Movie review: 'The LEGO Movie' leads an assault on conformity


Emmet, center, (voiced by Chris Pratt) and the other characters in “The LEGO Movie” try to save the day.


    Rated: PG for mild action and rude humor. Voiced by: Chris Pratt, Elizabeth Banks, Will Arnett, Liam Neeson, Will Ferrell. Directors: Phil Lord and Christopher Miller. Running time: 100 minutes. Theaters: In 2D and 3D at Edwards 22 and Edwards 9 in Boise, Edwards 14 and Edwards 12 in Nampa, Majestic 18 and Village Cinema in Meridian.

If the Looney Toons team had played with plastic blocks that snap together, "The LEGO Movie" is the kind of surreal subversion they might have created.

Their Looney heirs, the guys behind the original "Cloudy with a Chance of Meatballs" (Phil Lord and Christopher Miller), have turned an exercise in product placement into a trippy clarion call for creativity - for not following "the instructions" of these fiendishly simple Danish building blocks.

The story - if you can call it that - is a riff on "Tron," an alternate world out of sight. The characters - ranging from a blind wizard (Morgan Freeman) and "master builder" ninja (Elizabeth Banks) to Batman (a growling Will Arnett), an evil overlord named President Business (Will Ferrell) and his Bad Cop (Liam Neeson) henchman - make the case that it's those who can improvise, invent and see the world differently who are "the special."

Mild-mannered Emmet (Chris Pratt) is just another yellow-faced LEGO construction worker, a model citizen in a planned society. He follows the rules. "Always return a compliment. Always root for the local sports team."

Everybody loves the same TV show, "Where are My Pants?" Everybody's "jam" is the same song, "Everything is AWEsome."

And then Emmet stumbles onto an object of prophecy, "the piece of resistance." That must mean he's the chosen one, "the special." So Wyldstyle (Banks) tries to help him get that "piece" to where it can stop President (actually Lord) Business from destroying the many LEGO universes, from Bricksville to the Old West to Middle Zealand.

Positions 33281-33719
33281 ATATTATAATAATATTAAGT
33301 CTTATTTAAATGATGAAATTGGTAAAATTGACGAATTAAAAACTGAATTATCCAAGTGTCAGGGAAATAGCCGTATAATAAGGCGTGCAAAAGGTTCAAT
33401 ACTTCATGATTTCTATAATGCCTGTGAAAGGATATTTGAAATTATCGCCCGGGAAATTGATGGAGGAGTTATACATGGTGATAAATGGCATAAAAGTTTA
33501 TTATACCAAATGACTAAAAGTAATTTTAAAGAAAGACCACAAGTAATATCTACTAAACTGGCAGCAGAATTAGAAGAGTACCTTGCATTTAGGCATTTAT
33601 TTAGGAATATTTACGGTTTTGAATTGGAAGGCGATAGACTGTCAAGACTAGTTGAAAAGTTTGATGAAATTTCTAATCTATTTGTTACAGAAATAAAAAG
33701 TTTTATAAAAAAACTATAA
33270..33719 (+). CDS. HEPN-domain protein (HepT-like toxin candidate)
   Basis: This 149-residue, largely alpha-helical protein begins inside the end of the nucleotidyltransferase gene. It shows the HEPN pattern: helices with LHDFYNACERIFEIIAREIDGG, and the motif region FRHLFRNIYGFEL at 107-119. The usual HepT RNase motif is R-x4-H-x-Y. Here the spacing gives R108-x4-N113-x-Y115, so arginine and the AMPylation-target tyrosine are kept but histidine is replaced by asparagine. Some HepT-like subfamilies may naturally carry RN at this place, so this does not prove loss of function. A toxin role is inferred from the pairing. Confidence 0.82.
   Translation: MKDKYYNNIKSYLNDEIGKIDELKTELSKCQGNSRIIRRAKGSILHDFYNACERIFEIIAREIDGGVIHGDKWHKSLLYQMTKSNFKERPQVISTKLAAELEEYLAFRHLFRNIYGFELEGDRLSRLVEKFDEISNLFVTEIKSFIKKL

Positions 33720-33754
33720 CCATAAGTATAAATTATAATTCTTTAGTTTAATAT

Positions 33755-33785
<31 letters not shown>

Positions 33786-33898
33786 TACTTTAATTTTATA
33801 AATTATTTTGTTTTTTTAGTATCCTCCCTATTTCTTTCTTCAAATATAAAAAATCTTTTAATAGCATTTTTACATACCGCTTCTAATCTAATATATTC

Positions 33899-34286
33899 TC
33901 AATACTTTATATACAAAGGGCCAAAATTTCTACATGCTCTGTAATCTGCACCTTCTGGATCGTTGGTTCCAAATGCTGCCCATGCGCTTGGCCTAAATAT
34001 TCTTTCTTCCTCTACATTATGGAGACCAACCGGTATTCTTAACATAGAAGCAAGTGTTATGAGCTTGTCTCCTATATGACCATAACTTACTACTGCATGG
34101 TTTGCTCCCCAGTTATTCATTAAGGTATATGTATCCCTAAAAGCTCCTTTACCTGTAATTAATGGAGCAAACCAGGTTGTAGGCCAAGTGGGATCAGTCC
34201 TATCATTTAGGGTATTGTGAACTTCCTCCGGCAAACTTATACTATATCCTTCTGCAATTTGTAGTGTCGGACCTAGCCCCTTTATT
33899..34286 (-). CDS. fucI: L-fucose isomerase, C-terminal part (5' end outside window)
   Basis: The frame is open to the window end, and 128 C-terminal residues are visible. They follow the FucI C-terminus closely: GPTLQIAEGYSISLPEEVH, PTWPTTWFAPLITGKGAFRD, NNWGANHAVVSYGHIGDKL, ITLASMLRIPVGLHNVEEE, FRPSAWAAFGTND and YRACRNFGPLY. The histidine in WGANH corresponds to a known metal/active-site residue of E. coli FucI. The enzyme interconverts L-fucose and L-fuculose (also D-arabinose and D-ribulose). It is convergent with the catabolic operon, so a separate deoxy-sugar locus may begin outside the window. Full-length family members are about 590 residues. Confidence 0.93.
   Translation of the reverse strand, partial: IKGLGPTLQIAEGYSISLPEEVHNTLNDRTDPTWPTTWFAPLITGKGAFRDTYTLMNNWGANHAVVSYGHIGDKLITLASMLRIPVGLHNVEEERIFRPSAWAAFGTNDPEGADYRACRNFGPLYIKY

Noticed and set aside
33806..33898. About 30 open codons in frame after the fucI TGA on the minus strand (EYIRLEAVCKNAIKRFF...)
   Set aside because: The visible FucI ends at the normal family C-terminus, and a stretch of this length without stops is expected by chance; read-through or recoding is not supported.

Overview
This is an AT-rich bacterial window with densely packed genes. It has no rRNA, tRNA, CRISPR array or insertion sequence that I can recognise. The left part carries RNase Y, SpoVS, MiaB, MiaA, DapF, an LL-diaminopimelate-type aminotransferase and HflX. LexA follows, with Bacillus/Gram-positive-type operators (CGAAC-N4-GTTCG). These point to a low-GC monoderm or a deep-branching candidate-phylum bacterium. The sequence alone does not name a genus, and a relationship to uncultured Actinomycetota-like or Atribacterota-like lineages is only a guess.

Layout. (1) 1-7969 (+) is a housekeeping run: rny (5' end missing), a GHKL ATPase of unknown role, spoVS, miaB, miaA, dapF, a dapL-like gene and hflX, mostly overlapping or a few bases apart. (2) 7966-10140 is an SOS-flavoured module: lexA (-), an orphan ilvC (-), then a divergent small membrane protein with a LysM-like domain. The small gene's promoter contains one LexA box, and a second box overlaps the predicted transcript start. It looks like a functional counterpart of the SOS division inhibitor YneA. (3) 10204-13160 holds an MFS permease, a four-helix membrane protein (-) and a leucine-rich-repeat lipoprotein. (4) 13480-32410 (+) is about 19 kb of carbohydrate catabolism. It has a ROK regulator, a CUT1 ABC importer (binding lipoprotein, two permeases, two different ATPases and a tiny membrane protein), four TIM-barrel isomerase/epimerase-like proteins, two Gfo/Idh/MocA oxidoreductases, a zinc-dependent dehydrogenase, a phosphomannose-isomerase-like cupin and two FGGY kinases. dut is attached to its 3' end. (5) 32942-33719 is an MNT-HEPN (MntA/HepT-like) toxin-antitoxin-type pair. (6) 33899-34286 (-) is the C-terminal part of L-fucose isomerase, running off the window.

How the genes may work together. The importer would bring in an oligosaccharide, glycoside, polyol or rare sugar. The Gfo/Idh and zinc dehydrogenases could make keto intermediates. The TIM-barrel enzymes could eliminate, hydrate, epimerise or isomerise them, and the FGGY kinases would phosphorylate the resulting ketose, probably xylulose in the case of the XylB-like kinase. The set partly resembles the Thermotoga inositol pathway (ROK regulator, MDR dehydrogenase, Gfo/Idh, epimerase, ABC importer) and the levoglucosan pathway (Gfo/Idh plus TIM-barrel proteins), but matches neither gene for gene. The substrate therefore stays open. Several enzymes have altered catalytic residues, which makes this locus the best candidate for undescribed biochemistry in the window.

Jerky computer animation vividly mimics the shiny look and feel of LEGO blocks. The movie shows off these blocks as "the Original Transformers," clickable into a variety of shapes, from cities to saloons, sailing ships to the plastic sea they sail on.

Slapstick violence befalls the clueless Emmet and those who help him, "master builders" honored for their crazy-quilt LEGO designs, making cars, motorcycles, stagecoaches and spaceships on the fly to aid in their escape. Batman pitches in. The Green Lantern (a needy Jonah Hill) doesn't.

And out to stop them at every turn is the furious and sadistic Good Cop/Bad Cop, a two-faced police LEGO voiced by a foul-mouthed Neeson. ("Darn darn Darney Darn darn-it!")

A clever touch - the writers note how creative kids slip small, everyday objects into their LEGO play such as golf balls, and they become exalted props.

Many of the jokes will fly over the heads of the intended audience, and the sermonizing about being creative gets repetitive. But from its slapstick physics to its theology ("The Man Upstairs"), "The LEGO Movie" amuses and never fails to leave viewers - especially adults - a little dazzled at the demented audacity of it all.

Idaho Statesman is pleased to provide this opportunity to share information, experiences and observations about what's in the news. Some of the comments may be reprinted elsewhere in the site or in the newspaper. We encourage lively, open debate on the issues of the day, and ask that you refrain from profanity, hate speech, personal comments and remarks that are off point. Thank you for taking the time to offer your thoughts.

Commenting FAQs | Terms of Service